If a person can express his feelings and convictions with courage balanced with consideration for the feelings and convictions of others, he is mature especially if the issue is important to both parties… (Page 217)
Fifth Habit: Seek First to Understand then to be Understood
Learn to listen deeply, if you do not understand someone’s point of view, you might not be able to convince the person through a counter narrative.
Most people do not listen with the intent to understand; they listen with the intent to reply. They’re speaking or preparing to speak; filtering everything you say through their own paradigms… (Page 239).
The process of seeking to understand involves listening with the intent to understand. It must be empathic. That is the only way we can understand exactly how other people feel about a situation we are about to deal with. If we listen with the intent to reply, we will end up imposing our own thought processes without really understanding the person. At the end of the day, we achieve inaccurate result.
Sixth Habit: Synergize
To synergize is to cooperate; two heads are said to be better than one. No one ever achieves eminent success alone. It is cooperative creation. The adventure of discovering new things and finding new solutions to old problems require team work and open-mindedness. An African proverb says, whoever buries himself must have one of his hands stuck out. Synergy is required even between man and God. I’ve always told those who care to listen that God cannot help us if we fail to do our own part of the enterprise. God cannot save us without our consent. So, cooperative relationship is needed in all aspects of our lives. In 48 Laws of Power by Robert Greene, law 13 states thus: when asking for help, appeal to people’s self interest and not to their mercy or gratitude. This means you must come to the table with something (a service) that the other person must benefit from too. By so doing, you’re sure of a positive response and at the same time you keep your power of respect, dignity and influence and shut out vulnerability that comes with begging.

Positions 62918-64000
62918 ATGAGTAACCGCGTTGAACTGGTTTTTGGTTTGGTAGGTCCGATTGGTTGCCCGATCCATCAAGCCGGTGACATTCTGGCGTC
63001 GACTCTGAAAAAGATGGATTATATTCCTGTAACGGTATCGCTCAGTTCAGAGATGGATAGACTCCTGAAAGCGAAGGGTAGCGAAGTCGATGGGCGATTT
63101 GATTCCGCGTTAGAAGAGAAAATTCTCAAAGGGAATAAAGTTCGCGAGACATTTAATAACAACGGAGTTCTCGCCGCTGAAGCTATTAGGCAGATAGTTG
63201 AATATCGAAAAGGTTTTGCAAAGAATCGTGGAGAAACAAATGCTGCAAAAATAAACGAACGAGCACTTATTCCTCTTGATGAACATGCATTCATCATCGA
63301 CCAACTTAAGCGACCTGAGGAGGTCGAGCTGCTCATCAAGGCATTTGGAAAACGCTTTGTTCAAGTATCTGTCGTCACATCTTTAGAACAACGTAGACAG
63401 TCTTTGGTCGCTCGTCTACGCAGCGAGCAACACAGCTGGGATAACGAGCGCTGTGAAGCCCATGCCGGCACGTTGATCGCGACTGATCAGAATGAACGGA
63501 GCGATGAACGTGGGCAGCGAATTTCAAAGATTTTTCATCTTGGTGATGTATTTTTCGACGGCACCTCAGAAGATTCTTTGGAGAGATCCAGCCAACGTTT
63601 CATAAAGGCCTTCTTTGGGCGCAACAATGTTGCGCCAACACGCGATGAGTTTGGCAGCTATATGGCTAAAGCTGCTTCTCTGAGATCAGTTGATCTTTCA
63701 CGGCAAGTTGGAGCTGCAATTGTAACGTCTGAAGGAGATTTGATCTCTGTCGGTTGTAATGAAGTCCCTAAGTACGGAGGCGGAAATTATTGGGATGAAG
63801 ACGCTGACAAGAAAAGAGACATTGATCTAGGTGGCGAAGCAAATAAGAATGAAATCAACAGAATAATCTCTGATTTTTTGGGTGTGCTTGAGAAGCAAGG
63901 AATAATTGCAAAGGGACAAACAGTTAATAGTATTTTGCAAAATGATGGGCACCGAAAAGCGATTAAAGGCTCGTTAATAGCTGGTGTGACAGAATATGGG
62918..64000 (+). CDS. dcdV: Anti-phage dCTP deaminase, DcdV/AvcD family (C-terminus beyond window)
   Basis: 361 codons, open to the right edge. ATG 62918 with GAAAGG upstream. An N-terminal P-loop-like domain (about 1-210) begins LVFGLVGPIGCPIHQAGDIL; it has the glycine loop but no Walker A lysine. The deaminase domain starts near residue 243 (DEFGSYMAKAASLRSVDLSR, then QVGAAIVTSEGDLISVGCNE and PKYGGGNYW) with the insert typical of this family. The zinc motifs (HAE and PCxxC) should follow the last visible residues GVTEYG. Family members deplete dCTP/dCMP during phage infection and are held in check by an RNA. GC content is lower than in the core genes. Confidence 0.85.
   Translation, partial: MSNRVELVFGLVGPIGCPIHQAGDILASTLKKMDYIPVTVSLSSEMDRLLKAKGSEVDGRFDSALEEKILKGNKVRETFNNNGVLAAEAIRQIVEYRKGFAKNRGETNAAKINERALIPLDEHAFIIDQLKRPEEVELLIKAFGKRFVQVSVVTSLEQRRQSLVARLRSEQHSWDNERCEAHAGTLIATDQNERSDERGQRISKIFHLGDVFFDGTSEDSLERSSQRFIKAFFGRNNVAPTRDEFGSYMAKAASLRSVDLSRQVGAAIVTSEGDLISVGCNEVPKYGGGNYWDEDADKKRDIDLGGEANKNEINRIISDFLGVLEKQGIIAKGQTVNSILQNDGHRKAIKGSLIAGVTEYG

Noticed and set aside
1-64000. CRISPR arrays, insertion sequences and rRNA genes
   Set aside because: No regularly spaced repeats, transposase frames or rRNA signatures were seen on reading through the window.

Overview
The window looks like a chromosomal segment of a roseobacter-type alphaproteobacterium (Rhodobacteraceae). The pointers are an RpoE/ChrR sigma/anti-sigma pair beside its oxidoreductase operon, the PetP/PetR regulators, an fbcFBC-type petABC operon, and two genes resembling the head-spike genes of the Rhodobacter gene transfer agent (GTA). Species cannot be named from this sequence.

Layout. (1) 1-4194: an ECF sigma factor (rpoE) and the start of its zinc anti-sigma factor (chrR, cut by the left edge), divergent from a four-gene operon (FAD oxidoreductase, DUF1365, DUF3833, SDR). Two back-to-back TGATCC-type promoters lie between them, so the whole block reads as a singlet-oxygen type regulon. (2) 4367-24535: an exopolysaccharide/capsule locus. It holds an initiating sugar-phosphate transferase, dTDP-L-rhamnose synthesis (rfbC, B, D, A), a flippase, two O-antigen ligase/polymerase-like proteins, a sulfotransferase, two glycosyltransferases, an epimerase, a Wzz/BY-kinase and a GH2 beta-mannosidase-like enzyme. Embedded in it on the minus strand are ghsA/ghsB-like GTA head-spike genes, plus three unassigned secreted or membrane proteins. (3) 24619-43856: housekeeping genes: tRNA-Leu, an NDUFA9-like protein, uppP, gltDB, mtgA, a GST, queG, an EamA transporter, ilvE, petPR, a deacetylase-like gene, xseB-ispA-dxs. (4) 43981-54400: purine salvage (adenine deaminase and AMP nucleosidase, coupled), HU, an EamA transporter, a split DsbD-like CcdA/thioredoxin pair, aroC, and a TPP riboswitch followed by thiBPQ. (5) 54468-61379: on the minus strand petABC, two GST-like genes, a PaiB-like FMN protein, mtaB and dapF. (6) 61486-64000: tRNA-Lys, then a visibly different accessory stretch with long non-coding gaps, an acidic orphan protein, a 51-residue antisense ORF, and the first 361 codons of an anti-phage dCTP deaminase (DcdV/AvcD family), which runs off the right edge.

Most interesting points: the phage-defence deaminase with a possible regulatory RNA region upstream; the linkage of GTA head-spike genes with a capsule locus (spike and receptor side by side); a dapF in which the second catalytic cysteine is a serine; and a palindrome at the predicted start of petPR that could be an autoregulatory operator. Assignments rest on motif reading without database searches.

Synergy is everywhere in nature. If you plant two plants close together, the roots comingle and improve the quality of the soil so that both plants will grow better than if they were separated. If you put two pieces of wood together, they’ll hold much more than the total of the weight held by each separately. The whole is greater than the sum of its parts. The essence of synergy is to value differences- to respect, to build on strengths, to compensate for weaknesses (Page 263)
Seventh Habit: Sharpen the Saw
To sharpen the saw means to renew our physical, mental, spiritual and emotional energies. It is an indication that there is a limitless realm of greatness to be attained. We must always keep the physical body fit and active through physical exercises, proper nutrition and stress management. Our mental/intellectual energy must be kept alive through reading, writing and researching. To renew ourselves emotionally, we must socialize and keep warm relationships with others. Our spiritual life is tied to our core values. We must be committed to it and keep it alive.
Habit seven is taking time to sharpen the saw. It surrounds the other habits on the Seven Habits Paradigm because it is the habit that makes the other habits possible (Page 287)
The seven habits is a complete whole working together to lead us to greatness.